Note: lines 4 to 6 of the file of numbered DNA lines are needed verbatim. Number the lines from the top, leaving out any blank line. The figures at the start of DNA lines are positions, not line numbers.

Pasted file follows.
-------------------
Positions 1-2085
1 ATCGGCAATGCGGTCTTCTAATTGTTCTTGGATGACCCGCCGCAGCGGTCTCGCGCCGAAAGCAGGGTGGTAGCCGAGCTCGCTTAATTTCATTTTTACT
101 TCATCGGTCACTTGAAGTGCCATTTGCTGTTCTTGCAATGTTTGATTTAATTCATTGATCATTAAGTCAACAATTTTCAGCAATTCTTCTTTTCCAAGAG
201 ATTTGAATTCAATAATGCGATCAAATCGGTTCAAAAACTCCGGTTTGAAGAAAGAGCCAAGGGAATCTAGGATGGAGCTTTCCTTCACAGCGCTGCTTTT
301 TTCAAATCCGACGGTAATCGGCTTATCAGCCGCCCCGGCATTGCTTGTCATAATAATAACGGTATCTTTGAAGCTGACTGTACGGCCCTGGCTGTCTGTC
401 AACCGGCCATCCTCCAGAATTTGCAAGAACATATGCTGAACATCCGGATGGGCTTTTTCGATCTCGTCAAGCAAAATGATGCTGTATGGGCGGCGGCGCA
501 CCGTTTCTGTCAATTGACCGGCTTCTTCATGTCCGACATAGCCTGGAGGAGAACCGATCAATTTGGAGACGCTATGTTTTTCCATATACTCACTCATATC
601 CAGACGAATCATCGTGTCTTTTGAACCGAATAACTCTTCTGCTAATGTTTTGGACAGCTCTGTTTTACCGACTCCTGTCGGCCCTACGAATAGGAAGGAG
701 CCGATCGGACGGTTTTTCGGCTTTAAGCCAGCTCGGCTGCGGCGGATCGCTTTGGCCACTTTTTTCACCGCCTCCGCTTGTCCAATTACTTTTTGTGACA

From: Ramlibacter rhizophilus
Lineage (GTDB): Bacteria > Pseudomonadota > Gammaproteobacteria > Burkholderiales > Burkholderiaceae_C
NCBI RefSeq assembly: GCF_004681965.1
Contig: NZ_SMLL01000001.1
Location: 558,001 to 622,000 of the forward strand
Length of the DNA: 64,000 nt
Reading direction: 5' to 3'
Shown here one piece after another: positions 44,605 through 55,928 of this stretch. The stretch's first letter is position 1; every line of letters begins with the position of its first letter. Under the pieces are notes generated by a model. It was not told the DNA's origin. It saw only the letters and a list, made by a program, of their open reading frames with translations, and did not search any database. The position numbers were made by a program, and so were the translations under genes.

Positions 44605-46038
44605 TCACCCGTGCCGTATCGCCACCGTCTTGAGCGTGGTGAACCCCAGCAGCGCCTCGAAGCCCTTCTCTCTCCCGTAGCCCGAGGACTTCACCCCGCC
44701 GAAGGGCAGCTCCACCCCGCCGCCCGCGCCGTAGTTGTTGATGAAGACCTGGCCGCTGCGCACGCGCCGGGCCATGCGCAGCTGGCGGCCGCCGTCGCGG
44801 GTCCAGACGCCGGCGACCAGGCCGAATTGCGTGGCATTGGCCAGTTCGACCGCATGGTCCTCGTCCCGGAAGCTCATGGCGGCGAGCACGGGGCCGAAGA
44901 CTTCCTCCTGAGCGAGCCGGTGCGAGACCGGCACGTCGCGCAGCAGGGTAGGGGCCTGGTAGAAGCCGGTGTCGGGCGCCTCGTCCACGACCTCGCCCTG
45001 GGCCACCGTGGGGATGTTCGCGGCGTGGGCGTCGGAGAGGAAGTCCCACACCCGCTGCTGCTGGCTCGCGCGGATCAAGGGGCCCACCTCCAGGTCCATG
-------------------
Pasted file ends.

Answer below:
201 ATTTGAATTCAATAATGCGATCAAATCGGTTCAAAAACTCCGGTTTGAAGAAAGAGCCAAGGGAATCTAGGATGGAGCTTTCCTTCACAGCGCTGCTTTT
301 TTCAAATCCGACGGTAATCGGCTTATCAGCCGCCCCGGCATTGCTTGTCATAATAATAACGGTATCTTTGAAGCTGACTGTACGGCCCTGGCTGTCTGTC
401 AACCGGCCATCCTCCAGAATTTGCAAGAACATATGCTGAACATCCGGATGGGCTTTTTCGATCTCGTCAAGCAAAATGATGCTGTATGGGCGGCGGCGCA